XXIV FESTIVAL D’AVIGNON – PICASSO OEUVRES DE 1969-1970

Pablo Picasso
XXIV FESTIVAL D’AVIGNON – PICASSO OEUVRES DE 1969-1970
Lithograph
1970

An original Pablo Picasso Lithograph print.

1970

Original lithograph poster printed in colors on wove paper.

A superb impression, from the edition of 11,100. Published by the XXIV Festival d’Avignon to advertise an exhibition of paintings and drawings by Picasso from 1969-70 at the Palais du Papes, Avignon; transcribed and printed Henri Deschamps from Picasso’s 1969 oil on plywood at Imprimerie Mourlot, Paris.

Catalog: Rodrigo vol. I no. 195; Czwiklitzer 364.

30 3/4 x 20 3/4 inches

In his 1992 catalogue, Picasso in his Posters: Image and Work, Luis Carlos Rodrigo comments:

In 1970, shortly after the death of Yvonne Zervos, organizer of the splendid exhibition at the Palais des Papes in Avignon, Picasso’s character’s arrived, one hundred and seventy-five oil paintings and fifty-five drawings, which would invade every room and corner, creating a splendid feast of color and gaiety. It was the triumph of art over death.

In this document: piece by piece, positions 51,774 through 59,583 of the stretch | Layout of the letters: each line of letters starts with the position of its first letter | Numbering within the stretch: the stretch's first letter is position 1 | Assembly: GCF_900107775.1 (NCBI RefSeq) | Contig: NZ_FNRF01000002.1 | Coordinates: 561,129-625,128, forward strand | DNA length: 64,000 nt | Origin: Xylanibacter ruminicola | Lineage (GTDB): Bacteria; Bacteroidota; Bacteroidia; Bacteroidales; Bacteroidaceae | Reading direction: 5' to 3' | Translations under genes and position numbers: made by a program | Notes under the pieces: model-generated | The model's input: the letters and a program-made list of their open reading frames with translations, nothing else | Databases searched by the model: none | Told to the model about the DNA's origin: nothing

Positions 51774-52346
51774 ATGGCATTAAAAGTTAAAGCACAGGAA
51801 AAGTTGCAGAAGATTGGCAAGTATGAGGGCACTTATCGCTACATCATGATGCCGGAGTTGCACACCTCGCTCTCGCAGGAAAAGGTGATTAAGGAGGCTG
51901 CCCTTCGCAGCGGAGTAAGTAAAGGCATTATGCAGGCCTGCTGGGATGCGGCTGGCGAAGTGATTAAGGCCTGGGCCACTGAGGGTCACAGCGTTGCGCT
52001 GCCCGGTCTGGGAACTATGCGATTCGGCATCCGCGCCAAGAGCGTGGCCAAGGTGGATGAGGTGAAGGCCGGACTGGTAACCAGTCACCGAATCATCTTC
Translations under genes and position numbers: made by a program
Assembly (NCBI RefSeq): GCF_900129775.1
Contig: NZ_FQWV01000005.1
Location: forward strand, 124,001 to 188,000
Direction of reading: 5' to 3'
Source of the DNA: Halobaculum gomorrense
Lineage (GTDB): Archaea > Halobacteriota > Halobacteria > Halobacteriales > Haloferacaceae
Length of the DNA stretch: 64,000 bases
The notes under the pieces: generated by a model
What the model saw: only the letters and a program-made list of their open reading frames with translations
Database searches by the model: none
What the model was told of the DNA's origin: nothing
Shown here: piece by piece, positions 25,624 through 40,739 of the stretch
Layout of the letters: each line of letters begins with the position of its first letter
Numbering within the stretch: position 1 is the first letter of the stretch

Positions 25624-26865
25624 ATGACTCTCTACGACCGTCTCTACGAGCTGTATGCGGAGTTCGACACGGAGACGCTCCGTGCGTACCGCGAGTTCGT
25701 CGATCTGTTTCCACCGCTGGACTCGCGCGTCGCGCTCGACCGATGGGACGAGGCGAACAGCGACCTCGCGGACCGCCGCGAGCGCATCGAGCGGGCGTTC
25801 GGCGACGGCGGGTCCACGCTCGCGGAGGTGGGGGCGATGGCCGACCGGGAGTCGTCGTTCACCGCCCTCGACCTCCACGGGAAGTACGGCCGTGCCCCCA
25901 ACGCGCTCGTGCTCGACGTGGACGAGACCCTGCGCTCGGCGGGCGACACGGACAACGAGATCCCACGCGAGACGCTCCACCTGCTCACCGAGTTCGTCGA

Picasso completed this incredible work at the age of eight-eight, between January 5, 1969, and February 2, 1970, i.e. at a rate of one painting every fifty-four hours. It meant bringing the past to the present and breaking away once more from the old forms which limited his art, in a way that no other artist had ever done before.

The musketeers stand out amongst these creations: men with feathered hats or hatless, with or without swords, with all forms and styles of moustaches, with strange, savage expressions, charged with history and experience, daring and defiant, dressed in flashing colors, drawn with extraordinarily rapid lines, but who, in spite of the austerity of detail, still retained what was necessary to rise up, fully alive, in a combination of emotion and irony.

The musketeer reproduced here is one of the most outstanding of this series. The chromatism of brilliant other-worldly reds and the flashing golds winding between the black of the hair and the beard and the pallidness of the imposing and daring face, which conserves, with implacable irony, the perverse gaze.

Mastery of color and form which the hand of the Maestro gave us in his final years.

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